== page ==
This famous pilgrimage site in north-west Spain became a symbol in the Spanish Christians’ struggle against Islam. Destroyed by the Muslims at the end of the 10th century, it was completely rebuilt in the following century. Construction on the cathedral was begun in 1075 in the reign of Alfonso VI, and sponsored by Bishop Diego Peláez. The work took place under the direction of Master Esteban on the remains of old churches built in devotion to the saint. It was built with three naves and a floor plan in a Latin cross, and had an area of about 8300 m². Its countless extensions have added numerous architectural styles to the building (Romanesque, Gothic, Baroque, Plateresque and neoclassical). The La Gloria portico is the main entrance, and was created by Master Mateo in 1188. It features 200 figures referring to the Apocalypse, and the figure of Saint James the apostle appearing to welcome the pilgrims, supported on a column rising from the mullion. The Obradoiro façade of the cathedral is the work of Fernando e Casas y Novoa, and is considered to be one of the supreme expressions of the Spanish Baroque. The main altar is also in the Baroque style, and the crypt of Saint James the apostle lies directly beneath.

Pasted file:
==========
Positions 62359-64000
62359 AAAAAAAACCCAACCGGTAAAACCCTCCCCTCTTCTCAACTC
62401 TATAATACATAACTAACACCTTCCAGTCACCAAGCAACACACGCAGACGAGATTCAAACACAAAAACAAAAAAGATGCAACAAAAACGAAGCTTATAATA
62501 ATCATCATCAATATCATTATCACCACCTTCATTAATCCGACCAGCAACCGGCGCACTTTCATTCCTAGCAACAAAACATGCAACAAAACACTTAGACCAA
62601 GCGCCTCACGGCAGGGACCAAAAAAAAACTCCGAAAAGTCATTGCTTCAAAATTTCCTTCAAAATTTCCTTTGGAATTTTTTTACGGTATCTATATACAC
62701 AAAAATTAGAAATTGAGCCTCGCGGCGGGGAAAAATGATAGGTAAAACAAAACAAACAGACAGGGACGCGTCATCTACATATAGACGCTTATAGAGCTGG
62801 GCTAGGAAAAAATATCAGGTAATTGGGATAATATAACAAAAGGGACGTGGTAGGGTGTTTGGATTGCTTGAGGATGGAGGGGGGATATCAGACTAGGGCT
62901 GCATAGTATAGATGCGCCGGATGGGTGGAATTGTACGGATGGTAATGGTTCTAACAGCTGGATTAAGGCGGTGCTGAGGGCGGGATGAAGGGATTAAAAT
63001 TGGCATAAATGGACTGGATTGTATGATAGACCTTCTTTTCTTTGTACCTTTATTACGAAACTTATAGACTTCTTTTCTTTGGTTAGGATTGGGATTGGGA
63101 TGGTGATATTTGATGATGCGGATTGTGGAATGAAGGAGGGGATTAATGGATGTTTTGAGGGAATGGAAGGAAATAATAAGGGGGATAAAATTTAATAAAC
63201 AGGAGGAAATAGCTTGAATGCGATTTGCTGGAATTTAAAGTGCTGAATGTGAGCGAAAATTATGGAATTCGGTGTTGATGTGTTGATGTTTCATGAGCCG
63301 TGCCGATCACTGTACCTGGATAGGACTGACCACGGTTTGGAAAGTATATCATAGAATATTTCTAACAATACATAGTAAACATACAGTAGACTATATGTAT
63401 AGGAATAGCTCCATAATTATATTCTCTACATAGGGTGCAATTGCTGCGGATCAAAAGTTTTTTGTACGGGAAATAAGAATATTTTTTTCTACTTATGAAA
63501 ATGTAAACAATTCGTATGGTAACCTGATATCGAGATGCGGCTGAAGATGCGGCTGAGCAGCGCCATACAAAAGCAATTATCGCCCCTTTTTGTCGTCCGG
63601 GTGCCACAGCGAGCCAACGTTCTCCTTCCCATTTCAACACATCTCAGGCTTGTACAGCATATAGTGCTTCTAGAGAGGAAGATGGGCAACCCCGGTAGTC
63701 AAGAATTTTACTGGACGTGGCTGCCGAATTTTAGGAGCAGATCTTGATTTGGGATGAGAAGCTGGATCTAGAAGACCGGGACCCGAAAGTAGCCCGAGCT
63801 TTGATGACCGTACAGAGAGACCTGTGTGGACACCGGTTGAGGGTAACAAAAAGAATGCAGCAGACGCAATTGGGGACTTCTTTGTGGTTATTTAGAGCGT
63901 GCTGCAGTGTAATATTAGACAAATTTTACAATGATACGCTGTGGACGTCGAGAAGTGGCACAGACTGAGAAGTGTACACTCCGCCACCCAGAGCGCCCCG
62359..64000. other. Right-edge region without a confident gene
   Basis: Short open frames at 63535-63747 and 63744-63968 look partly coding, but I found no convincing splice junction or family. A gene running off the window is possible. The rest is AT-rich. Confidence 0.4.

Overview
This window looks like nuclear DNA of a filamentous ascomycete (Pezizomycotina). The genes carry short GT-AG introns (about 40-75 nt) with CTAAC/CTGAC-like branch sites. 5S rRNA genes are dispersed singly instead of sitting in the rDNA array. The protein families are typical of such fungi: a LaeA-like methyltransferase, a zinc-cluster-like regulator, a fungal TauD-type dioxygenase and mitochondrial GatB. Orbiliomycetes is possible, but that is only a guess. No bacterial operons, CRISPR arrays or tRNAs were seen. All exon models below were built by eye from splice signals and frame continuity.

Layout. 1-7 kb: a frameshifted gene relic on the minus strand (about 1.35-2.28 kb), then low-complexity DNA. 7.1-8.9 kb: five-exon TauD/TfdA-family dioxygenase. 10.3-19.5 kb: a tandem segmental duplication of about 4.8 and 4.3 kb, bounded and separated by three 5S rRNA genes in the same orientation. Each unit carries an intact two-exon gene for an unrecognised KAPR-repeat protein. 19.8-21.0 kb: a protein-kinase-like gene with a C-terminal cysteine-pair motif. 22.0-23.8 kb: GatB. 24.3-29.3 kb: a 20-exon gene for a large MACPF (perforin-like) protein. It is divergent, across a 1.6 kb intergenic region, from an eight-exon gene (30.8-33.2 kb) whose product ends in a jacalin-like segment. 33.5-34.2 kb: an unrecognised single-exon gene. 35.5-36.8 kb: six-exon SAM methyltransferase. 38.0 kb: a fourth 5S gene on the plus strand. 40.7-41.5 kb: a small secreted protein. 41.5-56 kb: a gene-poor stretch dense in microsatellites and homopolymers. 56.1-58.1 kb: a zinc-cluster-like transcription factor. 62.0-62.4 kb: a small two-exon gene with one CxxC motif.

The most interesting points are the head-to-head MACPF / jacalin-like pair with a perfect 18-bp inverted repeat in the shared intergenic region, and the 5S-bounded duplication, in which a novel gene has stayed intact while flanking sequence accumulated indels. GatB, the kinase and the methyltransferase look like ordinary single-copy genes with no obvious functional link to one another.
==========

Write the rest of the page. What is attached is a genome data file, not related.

credit: N. Feans
credit: Yosika ( happyholiday.travel )
credit: Fresco Tours
credit: Free the Image